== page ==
Finance: Lessons Learned
What Sears Canada taught us
Sears Canada permanently closed their doors as of January, 2018. Like Simpsons, Eaton’s and Simpson Sears before them, these iconic stores are all part of our history. It’s sad news when we hear about the bankruptcy of a business that brings back so many nostalgic memories.
The closing of Sears has left 12 thousand people out of work, and 18 thousand former employees wondering if they will receive the pension that they were promised. This is a perfect example of why all Canadians have to take steps to plan for their retirement, and to make sure that they will be financially secure no matter what happens. Regardless of what your savings situation might be, there are ways to disaster-proof your retirement.
Is your pension plan fully funded?
There are two major types of company pension plans – defined benefit plans and defined contribution plans. In a defined benefit plan, your pension income is guaranteed. Whereas, contribution plans can fluctuate depending upon the investments that you choose.
For defined plans, 99.9 per cent of pensions (private or public) are safely managed, and the money that you are promised is guaranteed. However, make sure that your private company pension plan is fully funded. You can do this by checking your annual pension statements. Look for something called the transfer ratio. You want it to be one-to-one or 100 per cent. That means that the fund is fully solvent, and even if the company goes bankrupt, the pension plan can meet its already existing pension obligations.
In the case of Sears Canada, pensioners may get less money than they had hoped for from their defined plan, as the fund has a funding shortfall of 19 per cent.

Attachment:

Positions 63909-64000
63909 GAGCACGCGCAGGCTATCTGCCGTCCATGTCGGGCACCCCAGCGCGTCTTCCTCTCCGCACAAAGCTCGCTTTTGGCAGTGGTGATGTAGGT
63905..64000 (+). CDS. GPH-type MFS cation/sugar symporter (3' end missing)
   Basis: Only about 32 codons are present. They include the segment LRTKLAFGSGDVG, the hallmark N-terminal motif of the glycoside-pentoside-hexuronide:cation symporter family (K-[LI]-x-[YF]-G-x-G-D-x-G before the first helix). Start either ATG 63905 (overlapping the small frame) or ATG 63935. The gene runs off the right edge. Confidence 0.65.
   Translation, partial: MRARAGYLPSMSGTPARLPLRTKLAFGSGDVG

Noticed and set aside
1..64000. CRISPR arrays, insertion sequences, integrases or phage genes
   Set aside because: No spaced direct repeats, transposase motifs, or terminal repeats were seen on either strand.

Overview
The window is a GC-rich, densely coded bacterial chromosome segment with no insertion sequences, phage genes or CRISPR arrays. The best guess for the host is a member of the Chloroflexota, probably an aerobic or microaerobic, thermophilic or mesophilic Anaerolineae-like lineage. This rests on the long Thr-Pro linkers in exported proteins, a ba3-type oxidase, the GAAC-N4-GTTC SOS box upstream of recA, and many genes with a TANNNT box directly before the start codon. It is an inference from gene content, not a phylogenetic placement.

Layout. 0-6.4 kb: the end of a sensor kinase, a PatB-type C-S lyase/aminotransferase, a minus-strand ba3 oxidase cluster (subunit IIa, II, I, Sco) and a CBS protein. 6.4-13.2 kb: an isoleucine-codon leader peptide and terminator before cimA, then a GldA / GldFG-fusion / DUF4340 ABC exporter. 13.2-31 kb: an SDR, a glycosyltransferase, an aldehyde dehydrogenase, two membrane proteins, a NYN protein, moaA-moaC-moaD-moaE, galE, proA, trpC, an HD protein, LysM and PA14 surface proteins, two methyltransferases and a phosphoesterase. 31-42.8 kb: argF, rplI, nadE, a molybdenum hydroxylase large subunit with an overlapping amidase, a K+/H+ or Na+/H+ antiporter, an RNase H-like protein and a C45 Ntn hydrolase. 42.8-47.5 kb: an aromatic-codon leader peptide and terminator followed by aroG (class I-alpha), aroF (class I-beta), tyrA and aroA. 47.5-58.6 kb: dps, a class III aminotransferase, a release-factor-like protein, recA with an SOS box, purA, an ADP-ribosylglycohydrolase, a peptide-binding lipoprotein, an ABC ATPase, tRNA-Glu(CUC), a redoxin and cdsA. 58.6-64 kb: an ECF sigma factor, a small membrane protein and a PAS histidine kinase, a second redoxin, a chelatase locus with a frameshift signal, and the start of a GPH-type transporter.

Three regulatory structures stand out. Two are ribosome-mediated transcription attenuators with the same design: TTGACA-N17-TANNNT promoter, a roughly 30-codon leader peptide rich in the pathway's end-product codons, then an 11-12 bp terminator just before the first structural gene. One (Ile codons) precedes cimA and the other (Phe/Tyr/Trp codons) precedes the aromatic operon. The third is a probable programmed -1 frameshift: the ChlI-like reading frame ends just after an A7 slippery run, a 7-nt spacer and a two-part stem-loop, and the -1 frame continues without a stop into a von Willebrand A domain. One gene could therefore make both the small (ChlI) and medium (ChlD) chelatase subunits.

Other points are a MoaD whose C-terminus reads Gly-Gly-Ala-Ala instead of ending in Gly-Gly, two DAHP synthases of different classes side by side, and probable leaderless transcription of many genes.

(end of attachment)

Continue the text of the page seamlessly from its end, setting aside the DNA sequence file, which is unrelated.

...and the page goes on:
Self-pilot your savings
Making monthly contributions to your company pension plan is an excellent way to save for your retirement. However, that doesn’t mean that you should put your savings on autopilot, and assume that it will be enough. Even if you retire, and receive the full pension that your company plan has promised, you may have unexpected expenses that you didn’t plan for. In addition, your initial retirement plans may end up costing more than you originally budgeted. If finically possible, invest money in your TFSA and, if you have room, in your RRSPs.
Make a long-life plan
If you plan to retire in your 60s, take a look at what you might expect your spending to be over the next few decades. If you’re looking to create extra income, be creative. Make use of the skills that you already possess. Perhaps you could consult in your field of expertise, teach or tutor students. Take a look at your home environment, and determine if you have space for an income suite that can be rented for short or long-term stays. Any of these ideas would help to fund the retirement that you want – and they’d be on your terms.
We all want a comfortable retirement, so it’s important to build in insurances and make other arrangements if things don’t go as planned.
Rubina Ahmed-Haq is a journalist, personal finance expert and HPG’s finance editor. She appears on CBC TV and radio, CTV Your Morning, Global Toronto, and writes for ratesupermarket.ca. Follow her @alwayssavemoney. AlwaysSaveMoney.ca